by Steven Doyle
Meat Church pastor and pitmaster Matt Pittman was destined to make great BBQ. He was born into a family that enjoyed immense hospitality and put on a great spread for guests, and learned his love for cooking from his grandmother, June. June is also the name of his rolling BBQ competition cooker.
Pittman lives in a historic, and according to his family, haunted home in Waxahachie just off the Southwest Assemblies of God campus. The pitmaster has taken his backyard and converted into a temple of meatm often hosting classes surrounded by his bevy of grills and smokers such as a Green Egg of every size, a sous vide device (rarely uses) and a Traeger Timberline smoker to name just a few pieces of this vast collection of equipment.
It is at this “church” that Pittman hosts classes such as the one coming up July 1st. I was an invited guest of Toyota (thank you) which hosted a handful of local media types and we had a pretty incredible journey this past weekend.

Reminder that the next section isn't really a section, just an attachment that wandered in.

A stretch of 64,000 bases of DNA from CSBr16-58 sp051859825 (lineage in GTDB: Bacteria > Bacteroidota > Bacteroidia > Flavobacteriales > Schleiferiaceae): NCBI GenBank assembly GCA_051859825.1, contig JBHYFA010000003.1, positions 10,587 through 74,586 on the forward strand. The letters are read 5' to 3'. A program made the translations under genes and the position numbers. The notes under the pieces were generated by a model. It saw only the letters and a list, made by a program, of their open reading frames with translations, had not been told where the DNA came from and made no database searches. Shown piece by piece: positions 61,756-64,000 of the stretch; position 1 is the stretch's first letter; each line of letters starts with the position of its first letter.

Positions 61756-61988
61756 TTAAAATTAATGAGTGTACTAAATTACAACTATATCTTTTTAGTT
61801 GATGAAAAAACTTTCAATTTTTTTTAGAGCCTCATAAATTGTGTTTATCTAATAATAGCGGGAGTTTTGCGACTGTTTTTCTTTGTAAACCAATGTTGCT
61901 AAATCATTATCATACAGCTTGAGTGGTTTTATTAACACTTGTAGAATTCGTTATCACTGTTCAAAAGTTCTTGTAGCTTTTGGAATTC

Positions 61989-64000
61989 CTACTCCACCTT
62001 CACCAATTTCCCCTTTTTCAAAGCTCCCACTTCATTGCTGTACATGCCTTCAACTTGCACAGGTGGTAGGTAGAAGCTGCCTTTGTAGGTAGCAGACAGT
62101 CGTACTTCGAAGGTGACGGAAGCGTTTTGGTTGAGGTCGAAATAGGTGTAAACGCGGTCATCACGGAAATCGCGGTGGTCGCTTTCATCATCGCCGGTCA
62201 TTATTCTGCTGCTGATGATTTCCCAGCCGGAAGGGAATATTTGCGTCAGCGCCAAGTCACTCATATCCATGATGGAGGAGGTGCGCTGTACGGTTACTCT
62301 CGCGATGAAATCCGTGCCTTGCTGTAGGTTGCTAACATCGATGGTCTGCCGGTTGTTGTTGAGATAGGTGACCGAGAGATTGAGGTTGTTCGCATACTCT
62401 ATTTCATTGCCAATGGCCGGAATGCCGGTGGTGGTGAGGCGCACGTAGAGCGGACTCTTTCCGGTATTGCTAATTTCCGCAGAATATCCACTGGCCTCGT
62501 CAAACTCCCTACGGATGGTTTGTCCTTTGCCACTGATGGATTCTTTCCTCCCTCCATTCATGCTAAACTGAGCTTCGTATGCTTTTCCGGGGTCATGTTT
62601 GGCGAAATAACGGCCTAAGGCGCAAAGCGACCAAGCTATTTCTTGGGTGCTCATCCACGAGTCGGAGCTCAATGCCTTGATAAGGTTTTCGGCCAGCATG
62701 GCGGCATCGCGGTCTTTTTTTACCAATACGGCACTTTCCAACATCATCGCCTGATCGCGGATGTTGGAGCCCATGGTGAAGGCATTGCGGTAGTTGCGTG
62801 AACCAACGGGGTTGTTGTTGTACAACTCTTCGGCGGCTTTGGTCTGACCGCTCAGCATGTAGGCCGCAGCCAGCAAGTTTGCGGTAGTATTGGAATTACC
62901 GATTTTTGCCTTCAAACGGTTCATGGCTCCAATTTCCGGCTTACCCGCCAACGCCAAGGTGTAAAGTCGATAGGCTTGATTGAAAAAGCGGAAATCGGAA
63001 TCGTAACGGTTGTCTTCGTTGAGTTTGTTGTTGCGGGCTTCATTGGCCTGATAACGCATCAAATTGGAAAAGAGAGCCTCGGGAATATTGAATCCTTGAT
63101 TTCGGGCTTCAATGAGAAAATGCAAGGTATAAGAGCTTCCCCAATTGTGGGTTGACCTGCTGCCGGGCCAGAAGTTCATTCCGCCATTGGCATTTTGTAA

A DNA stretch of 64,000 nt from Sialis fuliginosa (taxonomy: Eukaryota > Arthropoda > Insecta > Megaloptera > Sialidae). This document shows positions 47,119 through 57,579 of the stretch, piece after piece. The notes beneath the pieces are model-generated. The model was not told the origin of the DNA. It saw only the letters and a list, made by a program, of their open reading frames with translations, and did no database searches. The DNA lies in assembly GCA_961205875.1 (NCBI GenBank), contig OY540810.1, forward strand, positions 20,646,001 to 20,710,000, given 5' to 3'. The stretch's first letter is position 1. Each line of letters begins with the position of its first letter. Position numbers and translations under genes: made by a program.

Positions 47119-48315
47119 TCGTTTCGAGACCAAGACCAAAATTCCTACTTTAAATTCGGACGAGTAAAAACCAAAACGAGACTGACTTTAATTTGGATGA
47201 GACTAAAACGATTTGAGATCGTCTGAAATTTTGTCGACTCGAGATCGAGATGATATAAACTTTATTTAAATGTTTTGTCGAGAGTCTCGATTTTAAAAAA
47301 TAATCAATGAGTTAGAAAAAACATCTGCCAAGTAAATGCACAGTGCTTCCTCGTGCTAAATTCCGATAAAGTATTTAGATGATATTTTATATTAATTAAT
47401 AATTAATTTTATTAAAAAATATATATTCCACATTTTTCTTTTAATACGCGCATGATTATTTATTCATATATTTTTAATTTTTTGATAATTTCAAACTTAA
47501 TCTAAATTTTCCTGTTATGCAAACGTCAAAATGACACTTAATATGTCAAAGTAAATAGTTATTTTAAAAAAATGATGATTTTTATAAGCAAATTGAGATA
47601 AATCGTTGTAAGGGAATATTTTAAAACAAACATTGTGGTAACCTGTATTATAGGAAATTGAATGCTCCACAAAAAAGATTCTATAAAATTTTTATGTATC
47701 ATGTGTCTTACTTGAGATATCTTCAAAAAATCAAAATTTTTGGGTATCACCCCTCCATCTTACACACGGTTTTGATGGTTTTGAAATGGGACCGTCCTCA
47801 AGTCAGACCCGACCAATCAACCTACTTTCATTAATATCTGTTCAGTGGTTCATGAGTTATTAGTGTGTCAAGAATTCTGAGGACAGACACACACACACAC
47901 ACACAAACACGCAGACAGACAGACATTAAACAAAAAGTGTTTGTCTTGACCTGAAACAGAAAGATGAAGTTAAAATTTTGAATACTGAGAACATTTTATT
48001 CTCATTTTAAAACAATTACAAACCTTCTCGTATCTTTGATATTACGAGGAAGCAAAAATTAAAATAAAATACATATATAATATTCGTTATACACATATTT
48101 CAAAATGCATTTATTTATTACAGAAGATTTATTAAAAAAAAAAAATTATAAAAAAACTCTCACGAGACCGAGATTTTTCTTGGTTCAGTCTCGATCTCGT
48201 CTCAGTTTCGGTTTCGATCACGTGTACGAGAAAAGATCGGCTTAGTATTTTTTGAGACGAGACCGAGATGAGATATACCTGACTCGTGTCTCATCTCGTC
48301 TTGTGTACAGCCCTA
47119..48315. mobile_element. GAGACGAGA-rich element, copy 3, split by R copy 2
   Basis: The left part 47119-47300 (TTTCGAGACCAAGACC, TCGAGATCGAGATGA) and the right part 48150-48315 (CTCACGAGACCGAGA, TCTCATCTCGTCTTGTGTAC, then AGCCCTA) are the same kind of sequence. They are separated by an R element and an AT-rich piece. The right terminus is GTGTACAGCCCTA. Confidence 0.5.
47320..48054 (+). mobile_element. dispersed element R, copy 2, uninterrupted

The start of this journey to Meat Church had us gathering at one of Pittman’s preferred local butchers in Deep Ellum, the very historic Rudolph’s Market and Sausage Factory which has been in business for 122 years. There we learned about a variety of cuts of beef and hand selected our dinner which would be cooked in the sanctuary of Meat Church by Pittman.
There was a fifty-fifty split on choices of beef – tenderloin filets and ribeyes. I chose the more flavorful cut, the ribeye, which was power-packed with gorgeous striations of fat which Pittman smoked and later rendered to a meaty perfection.
Pittman was invited to compete on television’s BBQ Pitmasters and was quick to bottle and soon after market his own spice blends which now total eight in number and linger from sweet to spicy. You can check the spice rubs out at the Meat Church website. They are superb and we were able to sample these flavors on our steaks.
The technique Pittman used was his now famous reverse sear which is a term for bringing the steak up to temperature in an oven, grill or smoker then finishing off with a hot sear to form a perfect crust. This day the steaks went from smoker to Green Egg where Pittman used a flat cast iron skillet to give the crust he was looking for, and maximized flavors.